Jason Yeager Trio will be at;   July 16th Amazing Things Arts Center,
                                                                 Framingham, Mass.

by Pete Cataldo follow Pete



Artists in New York, Part II, Greta Panettieri

Greta Panettieri, CD "Brazilian Nights"
Greta Panettieri (Greta's Bakery) was one of my favorite singers in New York City for years.

She has now returned to her home, Italy.

One of the most talented and versatile singers I have ever heard in the Greenwich Village club circuit, has left us, but not only are her friends and followers sad, Greta has a constant Big Apple mania tugging at her from New York as well.

Here is my last review of Greta.

I spoke with Greta last week, I wanted to see how she was doing;

Q; How much do you miss New York?
Greta;  I miss New York City a lot, I feel like I'm more of a New Yorker than an Italian...sometimes I'm so New York sick that I can't think about it!

Q;  I know the way of life there must seem to be in slow motion, how do you stay busy?
Greta; Well yes it's slower but it's got its good sides, Italy is going through some hard times, you must work really hard to get gigs and  "break the wall" and stuff, but as you know art is more inspired during dark times, so there is a lot to do, and it's nice to find out that there is a lot of people that are trying to change things here, so it's not too bad...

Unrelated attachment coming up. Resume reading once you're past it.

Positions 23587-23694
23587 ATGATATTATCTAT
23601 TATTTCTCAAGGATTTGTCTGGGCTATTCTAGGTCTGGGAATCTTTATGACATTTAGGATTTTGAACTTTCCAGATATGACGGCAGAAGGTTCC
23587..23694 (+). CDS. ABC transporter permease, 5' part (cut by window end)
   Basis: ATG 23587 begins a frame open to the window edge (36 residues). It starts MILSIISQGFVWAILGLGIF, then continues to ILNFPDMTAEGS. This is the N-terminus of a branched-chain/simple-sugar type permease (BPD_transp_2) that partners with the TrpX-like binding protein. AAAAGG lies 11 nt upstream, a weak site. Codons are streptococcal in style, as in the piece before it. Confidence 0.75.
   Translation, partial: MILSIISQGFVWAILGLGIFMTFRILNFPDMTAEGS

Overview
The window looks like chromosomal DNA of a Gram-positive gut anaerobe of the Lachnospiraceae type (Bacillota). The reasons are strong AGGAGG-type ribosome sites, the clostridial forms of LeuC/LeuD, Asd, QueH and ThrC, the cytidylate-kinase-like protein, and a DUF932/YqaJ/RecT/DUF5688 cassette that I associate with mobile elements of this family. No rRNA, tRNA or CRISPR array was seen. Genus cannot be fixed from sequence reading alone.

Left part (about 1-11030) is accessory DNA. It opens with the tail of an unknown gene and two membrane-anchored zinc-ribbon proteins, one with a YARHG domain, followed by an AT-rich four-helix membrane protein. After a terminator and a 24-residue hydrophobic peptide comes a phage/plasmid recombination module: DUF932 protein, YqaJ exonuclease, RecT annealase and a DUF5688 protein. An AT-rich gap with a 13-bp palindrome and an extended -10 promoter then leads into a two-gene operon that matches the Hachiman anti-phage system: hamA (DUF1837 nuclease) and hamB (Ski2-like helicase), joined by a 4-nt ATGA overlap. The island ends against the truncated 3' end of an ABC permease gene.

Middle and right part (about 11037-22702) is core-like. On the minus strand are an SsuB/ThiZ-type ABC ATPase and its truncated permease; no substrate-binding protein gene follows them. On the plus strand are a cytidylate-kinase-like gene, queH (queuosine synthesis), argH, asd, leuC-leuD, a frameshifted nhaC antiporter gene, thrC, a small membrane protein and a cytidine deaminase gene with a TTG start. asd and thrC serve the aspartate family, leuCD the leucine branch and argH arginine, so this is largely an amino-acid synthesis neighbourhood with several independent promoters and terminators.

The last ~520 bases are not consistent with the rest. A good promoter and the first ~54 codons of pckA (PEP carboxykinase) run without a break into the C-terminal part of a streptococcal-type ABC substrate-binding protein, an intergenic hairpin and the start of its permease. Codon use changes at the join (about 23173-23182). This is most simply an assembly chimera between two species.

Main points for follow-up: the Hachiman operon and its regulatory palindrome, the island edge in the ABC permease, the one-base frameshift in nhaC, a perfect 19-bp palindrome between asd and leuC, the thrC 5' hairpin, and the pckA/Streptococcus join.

Q;  What do you think of your Prime Minister's problems? (I know that answer already)
Greta;  You can post "Astroprincipe" and you'll have an elegant answer...But I'll try to give you some more without getting too nasty ( he can get the worst out of me)...I think the situation got to a very dramatic point, it's clear to everybody that this man is involved not only in corruption scandals, tax evasion (we're talking about millions of euros) sex scandals etc...he's destroying this country, all his ministers are not capable and not even legally eligible to do their job, they are seriously damaging the financial, schools, sanitary work even the postal system...Italy has always had a corrupt political scene but at least the public system worked, they were stealing money but at least they were covering it up. Berlusconi has no shame he can do whatever he wants  under the sun, and still it's really difficult to stop him. I mean it's a complicated matter we could talk about this for hours, they will write history books about this case. Anyway I can't wait for him to go...

Q;  Do you have a circle of friends there like you had here in New York?
Greta;  I am one of those very lucky people that has really good friends spread around the world, and it has been really good to find out that with almost all of my old friends, nothing has changed. It almost feels like we've been in touch all along, even though some have kids, changed career, moved away and came back, you know 11 years have passed...